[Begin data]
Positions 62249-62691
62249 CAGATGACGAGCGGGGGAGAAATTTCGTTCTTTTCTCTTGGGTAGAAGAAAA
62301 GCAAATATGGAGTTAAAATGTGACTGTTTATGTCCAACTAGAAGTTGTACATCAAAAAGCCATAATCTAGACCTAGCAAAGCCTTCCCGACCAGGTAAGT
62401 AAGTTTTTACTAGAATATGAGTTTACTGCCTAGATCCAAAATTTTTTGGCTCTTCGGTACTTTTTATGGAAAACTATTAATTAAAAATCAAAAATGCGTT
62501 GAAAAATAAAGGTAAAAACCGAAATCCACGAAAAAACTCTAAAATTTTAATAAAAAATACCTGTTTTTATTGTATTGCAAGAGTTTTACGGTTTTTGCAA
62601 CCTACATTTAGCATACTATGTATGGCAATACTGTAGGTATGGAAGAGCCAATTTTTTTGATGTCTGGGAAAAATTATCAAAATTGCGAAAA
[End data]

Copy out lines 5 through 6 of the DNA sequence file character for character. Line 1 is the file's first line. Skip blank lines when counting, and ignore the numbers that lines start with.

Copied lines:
62501 GAAAAATAAAGGTAAAAACCGAAATCCACGAAAAAACTCTAAAATTTTAATAAAAAATACCTGTTTTTATTGTATTGCAAGAGTTTTACGGTTTTTGCAA
62601 CCTACATTTAGCATACTATGTATGGCAATACTGTAGGTATGGAAGAGCCAATTTTTTTGATGTCTGGGAAAAATTATCAAAATTGCGAAAA